In Traditional Chinese Medicine different parts of the face and body reflect different organs and meridians. Depending on what is going on with your overall health, the skin will often leave us clues as to where the problem might be and can help us to determine an appropriate plan. Start with changes in diet and skin care and check with your physician or functional medical doctor if you suspect anything serious.

Skin care to consider:

  • Baths
  • Massage oils
  • Compresses
  • Face and body mists
  • Masks
  • Exfoliants
  • Cleansing and wash products
  • Oils and creams
  • Protection- physical sunscreen, clothing
  • Botanical support in the form of herbs, tea, essential oils & flower essences
  • Getting plenty of fresh air/oxygen

The skin responds well to routine. If you do not currently have a skin care program in place, start one. Using The Never List as a guideline, check to see what’s in the products you are using and what you may be exposing yourself to.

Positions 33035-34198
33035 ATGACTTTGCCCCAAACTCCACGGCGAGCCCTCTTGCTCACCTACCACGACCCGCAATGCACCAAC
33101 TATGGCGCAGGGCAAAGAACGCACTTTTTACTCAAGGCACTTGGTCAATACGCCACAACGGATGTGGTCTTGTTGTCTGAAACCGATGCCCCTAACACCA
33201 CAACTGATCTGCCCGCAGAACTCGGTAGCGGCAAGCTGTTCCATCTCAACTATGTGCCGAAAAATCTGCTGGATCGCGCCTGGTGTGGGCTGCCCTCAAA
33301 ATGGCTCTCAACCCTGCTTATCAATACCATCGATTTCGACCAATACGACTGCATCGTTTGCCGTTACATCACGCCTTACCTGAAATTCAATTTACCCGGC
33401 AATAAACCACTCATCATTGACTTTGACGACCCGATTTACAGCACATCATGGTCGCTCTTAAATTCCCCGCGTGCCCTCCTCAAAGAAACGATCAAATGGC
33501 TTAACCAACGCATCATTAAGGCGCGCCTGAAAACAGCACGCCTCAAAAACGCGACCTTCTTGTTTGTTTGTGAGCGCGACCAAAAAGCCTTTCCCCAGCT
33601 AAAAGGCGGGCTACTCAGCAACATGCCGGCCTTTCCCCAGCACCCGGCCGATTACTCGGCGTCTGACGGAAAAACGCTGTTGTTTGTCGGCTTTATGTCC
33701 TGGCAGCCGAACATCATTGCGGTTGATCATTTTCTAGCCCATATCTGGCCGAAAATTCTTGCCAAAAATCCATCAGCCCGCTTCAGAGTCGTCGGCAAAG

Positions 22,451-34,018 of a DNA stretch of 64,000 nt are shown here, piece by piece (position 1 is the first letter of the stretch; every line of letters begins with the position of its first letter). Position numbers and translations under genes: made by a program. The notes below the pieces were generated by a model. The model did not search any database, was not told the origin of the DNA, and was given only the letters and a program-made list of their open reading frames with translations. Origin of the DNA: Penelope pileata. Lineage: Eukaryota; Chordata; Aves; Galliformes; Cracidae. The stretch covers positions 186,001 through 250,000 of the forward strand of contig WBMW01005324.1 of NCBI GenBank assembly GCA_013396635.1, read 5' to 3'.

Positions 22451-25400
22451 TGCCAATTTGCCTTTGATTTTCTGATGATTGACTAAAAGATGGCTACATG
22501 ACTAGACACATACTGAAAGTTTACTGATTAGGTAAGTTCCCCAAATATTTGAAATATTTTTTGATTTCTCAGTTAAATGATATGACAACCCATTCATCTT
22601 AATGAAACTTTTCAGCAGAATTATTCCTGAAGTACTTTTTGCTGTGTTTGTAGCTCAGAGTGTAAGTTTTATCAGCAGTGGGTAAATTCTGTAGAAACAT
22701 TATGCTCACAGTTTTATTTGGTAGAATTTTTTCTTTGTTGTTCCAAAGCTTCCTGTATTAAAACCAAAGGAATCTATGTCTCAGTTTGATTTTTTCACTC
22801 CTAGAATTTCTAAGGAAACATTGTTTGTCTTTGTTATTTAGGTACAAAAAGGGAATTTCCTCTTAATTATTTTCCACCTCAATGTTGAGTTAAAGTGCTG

If you’re discovering that you don’t like the ingredients in your current products, check out cleaner safer skin care at www.beautycounter.com/gaydering

Drink adequate water and get enough sleep preferably on a routine that your body is accustomed to. So much of the restorative, re-building and clean up activity amongst our cells takes place while we sleep. The term “beauty sleep” is no joke!

Eat a balanced whole foods diet with plenty of fresh fruits and vegetables, avoid sugar, processed foods and watch the alcohol consumption as well as carbonated beverages.

Remember this beauty rule:
Never go to bed without washing your face no matter what time it is. No exceptions!

Hopefully you found this information useful and have a new interest in taking even better care of your skin. It is time to appreciate all the amazing things your skin does for you. If you have any questions or comments I would love to hear from you.

References:

  • Physiology Of The Skin by Peter Pugliese MD,
  • Chinese Medicine by Tom Williams
  • Principles of Holistic Therapy with Herbal Essences by Dettrich Gumbel

What is Your Skin Trying to Tell You? (Part 1)